I am in total disagreement with the final comment of Byrne &

"The age of the lone mathematician working in his
attic, encrypting his work is long past. Some of
us need to realize this truth."

The above statement is false.

1. I have perfected a general-purpose ODE solving package
that have been proven to be much faster and 100 times
more accurate than anything else. It has been ignored
by most of the NA's for the past ten years.

2. I have perfected a general solution of DAE's with at
least 6-digit accuracy, including multiple constraints,
that has been suppressed in its publication.

3. I have perfected a polynomial solver that will solve up
to 8,000 degree polynomials that was denied publication.

4. I have just completed the solution of Burger's equation
using 2-D Taylor series. And, am now attacking the full
Navier-Stokes problem. I expect to be able to solve all
non-linear PDE's before the end of this year.

This is all being done alone in my "attic".

True advancement in science is not done by committee.


From: Ian Sloan <sloan@napier.maths.unsw.oz>
Date: Thu, 3 Aug 89 13:50:31 EST
Subject: Positions at University of New South Wales


Appointments in many areas of pure and applied mathematics will soon be made
at the University of New South Wales, in sunny Sydney, Australia. As the
following advertisement states, the official closing date is August 15, but
late applications are likely to be accepted, especially if an indication
is given soon that an application is on the way.

Ian Sloan

email: sloan@napier.maths.unsw.oz



REFERENCE NOS. 1084, 1085.

Appointments in the areas of pure mathematics, applied mathematics or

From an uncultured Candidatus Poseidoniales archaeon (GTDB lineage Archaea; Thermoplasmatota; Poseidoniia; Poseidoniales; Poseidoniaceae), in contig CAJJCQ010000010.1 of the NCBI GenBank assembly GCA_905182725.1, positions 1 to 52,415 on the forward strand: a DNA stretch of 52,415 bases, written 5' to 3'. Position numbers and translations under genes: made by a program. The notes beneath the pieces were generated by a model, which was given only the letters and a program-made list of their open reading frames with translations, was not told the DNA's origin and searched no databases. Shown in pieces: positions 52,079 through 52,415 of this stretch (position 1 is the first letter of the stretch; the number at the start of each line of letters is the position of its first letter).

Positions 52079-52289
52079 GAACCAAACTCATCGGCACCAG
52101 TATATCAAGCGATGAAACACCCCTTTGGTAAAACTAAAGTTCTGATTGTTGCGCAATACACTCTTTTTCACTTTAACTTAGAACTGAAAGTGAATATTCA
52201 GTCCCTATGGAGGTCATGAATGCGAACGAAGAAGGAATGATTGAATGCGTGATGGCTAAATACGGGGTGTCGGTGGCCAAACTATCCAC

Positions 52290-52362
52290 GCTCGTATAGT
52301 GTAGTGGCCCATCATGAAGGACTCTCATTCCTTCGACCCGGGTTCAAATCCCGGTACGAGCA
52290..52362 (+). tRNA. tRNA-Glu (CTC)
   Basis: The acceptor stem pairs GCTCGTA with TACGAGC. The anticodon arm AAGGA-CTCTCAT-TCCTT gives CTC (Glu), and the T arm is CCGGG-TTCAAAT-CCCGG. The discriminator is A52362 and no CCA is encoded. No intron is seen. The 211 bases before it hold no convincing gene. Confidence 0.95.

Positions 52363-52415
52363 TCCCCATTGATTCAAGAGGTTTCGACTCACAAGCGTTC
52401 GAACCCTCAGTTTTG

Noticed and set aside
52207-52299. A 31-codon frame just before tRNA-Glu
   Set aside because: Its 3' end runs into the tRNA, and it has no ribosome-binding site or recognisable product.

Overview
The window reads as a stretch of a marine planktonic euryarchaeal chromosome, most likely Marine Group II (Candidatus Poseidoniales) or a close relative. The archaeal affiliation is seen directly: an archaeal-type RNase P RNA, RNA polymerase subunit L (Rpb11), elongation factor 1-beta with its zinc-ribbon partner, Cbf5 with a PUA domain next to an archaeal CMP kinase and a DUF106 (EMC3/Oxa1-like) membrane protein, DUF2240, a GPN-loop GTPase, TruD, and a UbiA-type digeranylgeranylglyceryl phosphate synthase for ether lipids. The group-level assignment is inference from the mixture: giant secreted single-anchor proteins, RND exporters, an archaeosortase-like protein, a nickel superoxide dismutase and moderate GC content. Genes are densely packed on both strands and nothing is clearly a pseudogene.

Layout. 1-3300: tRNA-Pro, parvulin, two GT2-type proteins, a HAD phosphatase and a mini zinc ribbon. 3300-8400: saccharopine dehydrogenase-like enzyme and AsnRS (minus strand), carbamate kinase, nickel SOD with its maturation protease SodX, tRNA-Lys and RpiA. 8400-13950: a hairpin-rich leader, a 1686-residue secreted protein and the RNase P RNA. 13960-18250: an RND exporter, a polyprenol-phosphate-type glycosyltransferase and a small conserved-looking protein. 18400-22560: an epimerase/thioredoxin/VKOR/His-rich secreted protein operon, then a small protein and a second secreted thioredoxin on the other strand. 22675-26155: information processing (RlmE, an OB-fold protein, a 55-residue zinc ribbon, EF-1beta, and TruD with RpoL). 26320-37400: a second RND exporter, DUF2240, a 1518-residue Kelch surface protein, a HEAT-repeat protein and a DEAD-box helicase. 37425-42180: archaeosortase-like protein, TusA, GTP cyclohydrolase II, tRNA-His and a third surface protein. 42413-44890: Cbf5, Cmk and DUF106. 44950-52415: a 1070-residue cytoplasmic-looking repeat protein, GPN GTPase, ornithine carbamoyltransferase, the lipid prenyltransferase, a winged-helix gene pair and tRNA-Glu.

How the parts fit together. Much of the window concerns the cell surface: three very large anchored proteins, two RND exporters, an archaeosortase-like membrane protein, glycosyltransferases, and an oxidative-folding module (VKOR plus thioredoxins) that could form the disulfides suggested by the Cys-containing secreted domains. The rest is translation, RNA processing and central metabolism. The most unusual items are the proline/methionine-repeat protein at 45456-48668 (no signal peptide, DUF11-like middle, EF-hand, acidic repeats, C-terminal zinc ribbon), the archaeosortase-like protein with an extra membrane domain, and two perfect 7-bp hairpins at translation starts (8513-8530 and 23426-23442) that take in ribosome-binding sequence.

mathematical computer science are envisaged. Applicants should have
a Ph.D. or equivalent qualification, and proven research achievement in an
area that reinforces and extends existing strengths in the School. The School
currently has research strengths in many areas of pure and applied mathematics
and statistics, and is committed to further developing its involvement in
mathematical computer science.

An appointee with interests in the commercial or industrial applications of
mathematics could be seconded for a fixed term as Director of the School's
Industrial Mathematics and Statistics Group.

The position will be available from February 1990. Appointments to two
positions will be either with tenure or on the basis of a contract with
provision for conversion to tenure. Appointment to the other position
will be for a fixed term of three years.

Futher information from Professor Ian H Sloan, Head of School, (02)697-2957.

Applications close: August 15, 1989.

Salary: Lecturer: $A31,259 range $A40,622.
Senior Lecturer: $A41,459 range $A48,086.

Commencing salary according to qualifications and experience. Applicants
should forward two copies of their applications, including curriculum vitae,
telephone number (home or business ), transcripts of academic record and
the names and addresses of two referees to the Academic Staff Office,
PO Box 1, Kensington, NSW 2033, Australia.


End of NA Digest